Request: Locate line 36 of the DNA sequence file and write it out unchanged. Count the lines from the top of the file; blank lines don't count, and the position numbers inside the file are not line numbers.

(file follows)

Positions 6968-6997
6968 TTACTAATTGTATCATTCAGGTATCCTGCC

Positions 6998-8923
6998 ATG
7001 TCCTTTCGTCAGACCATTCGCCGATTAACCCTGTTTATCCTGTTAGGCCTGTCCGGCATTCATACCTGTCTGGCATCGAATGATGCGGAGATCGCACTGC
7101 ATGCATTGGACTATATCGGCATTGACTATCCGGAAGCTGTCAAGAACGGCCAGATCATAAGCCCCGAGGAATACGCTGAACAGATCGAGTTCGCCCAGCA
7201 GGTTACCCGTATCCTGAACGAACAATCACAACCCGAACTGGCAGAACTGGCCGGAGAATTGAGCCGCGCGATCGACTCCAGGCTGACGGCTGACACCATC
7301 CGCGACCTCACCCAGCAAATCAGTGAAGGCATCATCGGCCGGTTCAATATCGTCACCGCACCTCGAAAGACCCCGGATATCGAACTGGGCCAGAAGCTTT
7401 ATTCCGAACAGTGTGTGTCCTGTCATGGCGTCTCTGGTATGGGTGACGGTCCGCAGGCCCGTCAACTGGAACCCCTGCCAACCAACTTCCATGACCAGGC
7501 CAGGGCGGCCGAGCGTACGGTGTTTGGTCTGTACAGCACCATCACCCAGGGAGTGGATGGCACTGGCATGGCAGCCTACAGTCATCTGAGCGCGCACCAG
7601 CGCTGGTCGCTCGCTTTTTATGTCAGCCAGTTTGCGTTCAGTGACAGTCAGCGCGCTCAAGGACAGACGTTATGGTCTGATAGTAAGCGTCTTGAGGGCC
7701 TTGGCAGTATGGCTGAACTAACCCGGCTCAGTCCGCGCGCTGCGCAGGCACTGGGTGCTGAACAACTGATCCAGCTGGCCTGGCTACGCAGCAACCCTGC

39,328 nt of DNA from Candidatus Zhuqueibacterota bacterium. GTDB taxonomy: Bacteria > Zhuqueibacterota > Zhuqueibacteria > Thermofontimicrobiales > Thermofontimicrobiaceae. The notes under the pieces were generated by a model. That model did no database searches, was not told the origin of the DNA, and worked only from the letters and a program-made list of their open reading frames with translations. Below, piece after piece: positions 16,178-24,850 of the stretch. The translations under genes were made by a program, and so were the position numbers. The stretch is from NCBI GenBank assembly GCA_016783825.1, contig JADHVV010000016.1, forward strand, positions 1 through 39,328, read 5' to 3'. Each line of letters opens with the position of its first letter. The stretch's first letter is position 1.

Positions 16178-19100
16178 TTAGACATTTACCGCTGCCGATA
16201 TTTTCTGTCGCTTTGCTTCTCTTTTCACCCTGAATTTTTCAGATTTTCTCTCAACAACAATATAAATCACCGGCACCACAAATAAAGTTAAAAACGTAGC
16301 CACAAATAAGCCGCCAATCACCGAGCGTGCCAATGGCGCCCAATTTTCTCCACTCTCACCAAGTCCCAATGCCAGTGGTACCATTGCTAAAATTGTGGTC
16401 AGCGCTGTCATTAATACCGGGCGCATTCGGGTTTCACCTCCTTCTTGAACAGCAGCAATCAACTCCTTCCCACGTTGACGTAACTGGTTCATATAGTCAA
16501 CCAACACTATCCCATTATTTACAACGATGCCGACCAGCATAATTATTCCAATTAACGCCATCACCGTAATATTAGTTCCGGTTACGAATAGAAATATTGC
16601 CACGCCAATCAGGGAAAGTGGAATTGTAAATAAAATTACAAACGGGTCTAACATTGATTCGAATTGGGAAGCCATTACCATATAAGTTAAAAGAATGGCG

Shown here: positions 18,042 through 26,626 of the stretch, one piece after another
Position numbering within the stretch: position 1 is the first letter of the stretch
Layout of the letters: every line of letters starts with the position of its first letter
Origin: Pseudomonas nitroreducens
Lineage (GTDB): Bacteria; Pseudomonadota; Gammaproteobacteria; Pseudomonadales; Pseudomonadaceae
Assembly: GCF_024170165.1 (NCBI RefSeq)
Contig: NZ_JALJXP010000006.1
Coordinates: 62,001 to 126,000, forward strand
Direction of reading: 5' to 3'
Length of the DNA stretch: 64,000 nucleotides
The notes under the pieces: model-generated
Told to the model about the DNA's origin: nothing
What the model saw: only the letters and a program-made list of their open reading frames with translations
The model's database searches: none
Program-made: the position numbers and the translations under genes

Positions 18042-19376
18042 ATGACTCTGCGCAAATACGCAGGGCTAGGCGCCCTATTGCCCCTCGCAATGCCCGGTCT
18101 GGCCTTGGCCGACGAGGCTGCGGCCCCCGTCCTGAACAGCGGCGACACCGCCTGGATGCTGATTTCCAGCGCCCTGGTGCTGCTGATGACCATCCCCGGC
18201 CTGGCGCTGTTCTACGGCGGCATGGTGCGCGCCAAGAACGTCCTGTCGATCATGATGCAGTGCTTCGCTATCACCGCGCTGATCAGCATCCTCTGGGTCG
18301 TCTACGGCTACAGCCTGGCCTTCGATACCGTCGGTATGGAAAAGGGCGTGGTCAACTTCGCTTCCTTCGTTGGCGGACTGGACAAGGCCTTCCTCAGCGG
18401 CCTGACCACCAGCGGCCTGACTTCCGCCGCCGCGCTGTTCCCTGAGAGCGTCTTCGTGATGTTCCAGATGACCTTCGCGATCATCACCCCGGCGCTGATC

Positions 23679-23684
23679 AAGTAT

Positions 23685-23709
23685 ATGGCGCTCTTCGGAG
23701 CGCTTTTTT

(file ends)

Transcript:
Positions 18042-19376